Jacksonites protested the event, with some calling for a boycott of the resort and others thinking that would go nowhere. But shortly after, Patagonia made the decision to pull its products from the east Teton ski hill’s stores, one direct reputational repercussion for its co-owners’ politics.

9. Barbour fights for library board spot

County commissioners reinstated Dail Barbour to the Teton County Library Board after removing her behind closed doors and without notice in November 2020. Barbour crowdfunded $10,000 and filed a lawsuit against the county, alleging that commissioners’ action broke the law and denied her due process.

Year in Review - Dail Barbour

Dail Barbour was reinstated to the Teton County Library Board in March. Barbour had sued county commissioners, alleging they denied her due process after removing her from the board behind closed doors and without notice in November 2020.

She also alleged that library board members Peter Stalker and Mark Hendrickson complained about her during the closed 2020 meeting, though she was given no notice of the meeting and no opportunity to defend herself. Some county commissioners said a majority of the library board had threatened to resign if Barbour wasn’t removed, alleging that she created a “toxic environment.”

But Barbour maintained, as she had since the fall prior, that wasn’t the case. She said she and the other library board members had simply disagreed.

Commissioners settled, agreeing to pay Barbour’s legal fees.

Barbour was a county commissioner in the early ’90s and was a county employee for 22 years afterward, serving as Teton County Library’s facilities manager. She said suing the government she helped direct and later worked for “wasn’t a good feeling.”

“On the other hand,” she said, “it’s something I did care about. I worked in it for a long time, both being an employee and an elected official, and so you want it to be the best it can be.”

The library has come under scrutiny as former employees and others have alleged county overreach into library affairs. The library has gone through seven directors since 2015. Staffers told the News&Guide in 2020 the turnover was evidence of a “toxic work environment” that devalues front-line library workers and pushes out those in leadership roles.

Former library Director Besty Bernfeld chalked the perception of overreach up to the library board’s decision to cede some of its roles to the county.

“There should be a separation there between the library and the county, and that is the responsibility of a library board,” she told the News&Guide. “The library system is set up that way so that there is a separation, so that the public, the private citizens, control the library more than the political county government.”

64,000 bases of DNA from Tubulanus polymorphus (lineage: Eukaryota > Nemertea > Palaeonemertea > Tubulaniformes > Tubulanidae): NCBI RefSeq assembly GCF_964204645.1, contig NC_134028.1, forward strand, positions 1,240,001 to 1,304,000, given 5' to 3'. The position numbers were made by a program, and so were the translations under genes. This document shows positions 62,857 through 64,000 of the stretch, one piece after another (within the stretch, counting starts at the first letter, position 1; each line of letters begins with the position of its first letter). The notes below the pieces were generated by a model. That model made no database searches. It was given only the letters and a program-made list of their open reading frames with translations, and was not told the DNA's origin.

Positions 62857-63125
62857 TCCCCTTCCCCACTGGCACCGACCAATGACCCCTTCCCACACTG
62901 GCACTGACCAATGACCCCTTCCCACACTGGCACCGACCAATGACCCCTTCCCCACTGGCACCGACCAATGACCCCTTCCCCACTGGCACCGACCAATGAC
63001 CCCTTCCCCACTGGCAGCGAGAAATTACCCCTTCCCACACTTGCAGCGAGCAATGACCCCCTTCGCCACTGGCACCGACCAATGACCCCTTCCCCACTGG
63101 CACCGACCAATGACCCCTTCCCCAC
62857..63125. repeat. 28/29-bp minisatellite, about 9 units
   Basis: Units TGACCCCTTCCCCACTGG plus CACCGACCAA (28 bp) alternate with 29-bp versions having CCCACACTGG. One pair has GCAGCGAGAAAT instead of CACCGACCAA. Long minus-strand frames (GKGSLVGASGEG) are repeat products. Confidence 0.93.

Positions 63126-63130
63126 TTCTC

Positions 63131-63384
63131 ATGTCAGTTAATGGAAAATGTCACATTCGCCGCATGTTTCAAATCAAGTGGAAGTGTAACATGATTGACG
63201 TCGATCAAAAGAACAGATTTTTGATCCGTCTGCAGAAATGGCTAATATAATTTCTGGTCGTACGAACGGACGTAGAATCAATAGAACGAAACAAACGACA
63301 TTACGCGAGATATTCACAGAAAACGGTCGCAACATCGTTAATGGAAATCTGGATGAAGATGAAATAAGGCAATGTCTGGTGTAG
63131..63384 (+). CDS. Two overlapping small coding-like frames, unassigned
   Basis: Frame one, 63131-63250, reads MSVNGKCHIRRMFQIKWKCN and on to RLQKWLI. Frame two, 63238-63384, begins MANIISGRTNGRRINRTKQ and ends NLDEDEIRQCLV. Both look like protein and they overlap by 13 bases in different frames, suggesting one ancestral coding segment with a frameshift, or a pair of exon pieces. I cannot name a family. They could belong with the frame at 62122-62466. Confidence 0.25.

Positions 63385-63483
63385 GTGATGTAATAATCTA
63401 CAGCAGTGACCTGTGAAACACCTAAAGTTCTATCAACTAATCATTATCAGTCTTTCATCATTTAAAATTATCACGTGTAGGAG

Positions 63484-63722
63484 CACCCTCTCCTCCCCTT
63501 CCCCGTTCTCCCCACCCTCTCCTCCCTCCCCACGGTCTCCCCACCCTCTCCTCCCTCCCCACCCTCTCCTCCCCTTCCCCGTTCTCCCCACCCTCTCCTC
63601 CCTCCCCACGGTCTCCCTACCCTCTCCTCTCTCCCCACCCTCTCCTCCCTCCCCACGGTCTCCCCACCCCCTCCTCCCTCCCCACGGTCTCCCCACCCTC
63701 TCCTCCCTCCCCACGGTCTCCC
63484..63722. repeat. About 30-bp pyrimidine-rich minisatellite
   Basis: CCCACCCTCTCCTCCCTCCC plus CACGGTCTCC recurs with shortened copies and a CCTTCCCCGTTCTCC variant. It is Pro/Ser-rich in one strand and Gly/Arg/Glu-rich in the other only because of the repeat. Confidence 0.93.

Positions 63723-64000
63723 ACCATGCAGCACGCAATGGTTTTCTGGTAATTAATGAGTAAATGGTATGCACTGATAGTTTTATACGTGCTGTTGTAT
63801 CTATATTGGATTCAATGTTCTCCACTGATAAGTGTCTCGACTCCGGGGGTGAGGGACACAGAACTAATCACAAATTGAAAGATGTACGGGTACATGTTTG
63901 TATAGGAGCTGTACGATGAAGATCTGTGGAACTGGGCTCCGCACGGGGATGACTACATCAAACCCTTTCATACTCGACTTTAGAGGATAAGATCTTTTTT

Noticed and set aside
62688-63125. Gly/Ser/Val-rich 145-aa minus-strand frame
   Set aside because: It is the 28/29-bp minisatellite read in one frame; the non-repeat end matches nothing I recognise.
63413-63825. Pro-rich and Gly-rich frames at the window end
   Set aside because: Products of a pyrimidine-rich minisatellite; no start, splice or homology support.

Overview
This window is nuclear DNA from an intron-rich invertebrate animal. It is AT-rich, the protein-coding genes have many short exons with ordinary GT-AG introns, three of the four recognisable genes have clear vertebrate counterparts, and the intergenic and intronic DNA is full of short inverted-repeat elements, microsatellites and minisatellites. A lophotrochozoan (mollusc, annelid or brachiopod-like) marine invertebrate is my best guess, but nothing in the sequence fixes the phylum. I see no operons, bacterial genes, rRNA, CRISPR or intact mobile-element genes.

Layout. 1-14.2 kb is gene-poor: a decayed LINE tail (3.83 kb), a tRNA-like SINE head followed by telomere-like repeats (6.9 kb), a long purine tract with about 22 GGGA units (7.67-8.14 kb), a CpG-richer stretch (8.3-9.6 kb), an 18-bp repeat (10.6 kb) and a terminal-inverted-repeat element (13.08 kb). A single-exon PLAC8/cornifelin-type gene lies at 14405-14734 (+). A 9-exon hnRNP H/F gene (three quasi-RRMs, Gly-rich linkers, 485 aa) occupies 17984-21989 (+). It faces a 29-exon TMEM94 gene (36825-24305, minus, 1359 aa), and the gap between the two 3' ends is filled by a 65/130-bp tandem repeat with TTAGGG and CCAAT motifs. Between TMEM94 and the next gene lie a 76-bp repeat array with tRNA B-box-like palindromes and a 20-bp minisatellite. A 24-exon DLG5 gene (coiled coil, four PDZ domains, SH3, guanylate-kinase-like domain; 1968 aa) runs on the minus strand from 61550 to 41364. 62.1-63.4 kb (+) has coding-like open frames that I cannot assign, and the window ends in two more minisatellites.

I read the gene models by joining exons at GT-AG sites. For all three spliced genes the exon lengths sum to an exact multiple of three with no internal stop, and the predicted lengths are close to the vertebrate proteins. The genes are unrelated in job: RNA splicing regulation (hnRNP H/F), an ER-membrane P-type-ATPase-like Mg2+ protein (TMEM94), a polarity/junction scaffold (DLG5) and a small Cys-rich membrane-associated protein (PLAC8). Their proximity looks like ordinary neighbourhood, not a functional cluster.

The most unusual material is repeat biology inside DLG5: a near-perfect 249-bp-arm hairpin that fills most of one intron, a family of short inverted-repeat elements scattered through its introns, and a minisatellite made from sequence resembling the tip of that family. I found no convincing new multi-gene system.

10. The changing face of Jackson Hole

Frank Londy sold Jackson Hole Twin Cinema and then Movieworks to Ted Staryk, Noa Staryk, Tyler Davis and Joe Rice. Londy opened the Twin in 1977, the same year “Star Wars: A New Hope” debuted. “It was my baby,” Londy said of the Twin. “No question about it.” Londy lost a battle with non-smoker’s lung cancer on Dec. 22.

Teton County legends the Bar J Wranglers said goodbye in September as the property they played on for decades sold and some of the group’s members contemplated retirement. For one last hurrah from the Chuckwagon, tears were shed, big tin plates of food were served and legendary songs were sung.

Top 10 Stories - Bar J Chuckwagon final show

The Bar J Wranglers introduce Babe Humphrey, founder of the Wranglers, to the audience at the Bar J Chuckwagon. After 44 years of serving and entertaining Jackson, the Chuckwagon shut its doors and left a legacy of keeping the spirit of the West alive with the Wranglers’ music.

Rising property taxes made operating the Chuckwagon an uphill battle, and the Humphreys, who started the band, said they were ready to take at least a quick break.

At the last show, Cody Lara, a Jackson Hole Fire/EMS staff member who washed dishes and did miscellaneous tasks at the Chuckwagon years before, showed up with his pregnant wife and their kid.

Pat and Kathryn Murray, who had been coming to the Chuckwagon for decades, came as well.

And so did hundreds of others, all of whom walked past the ticket booth, gift shop and train ride to Ronnie Henson, who served tenderfoot lemonade out of the Chuckwagon kitchen and fixed up the property for 22 years.

“We’re like a big, happy family,” said Henson, who added that he was really sad.

Meanwhile, Snow King Mountain Resort received a signed decision from the Bridger-Teton National Forest authorizing the most extensive overhaul and expansion in the small ski area’s 82-year history.

Snow King debuted its newest addition — a high-speed gondola — at the Town Hill on Saturday, Dec. 18, welcoming the public for a free, scenic ride to the peak. The gondola was part of a $20 million construction project that took several years to make possible, and it is the largest project in the mountain’s history.

Reported and written by Jackson Hole News&Guide staff. Email editor@jhnewsandguide.com.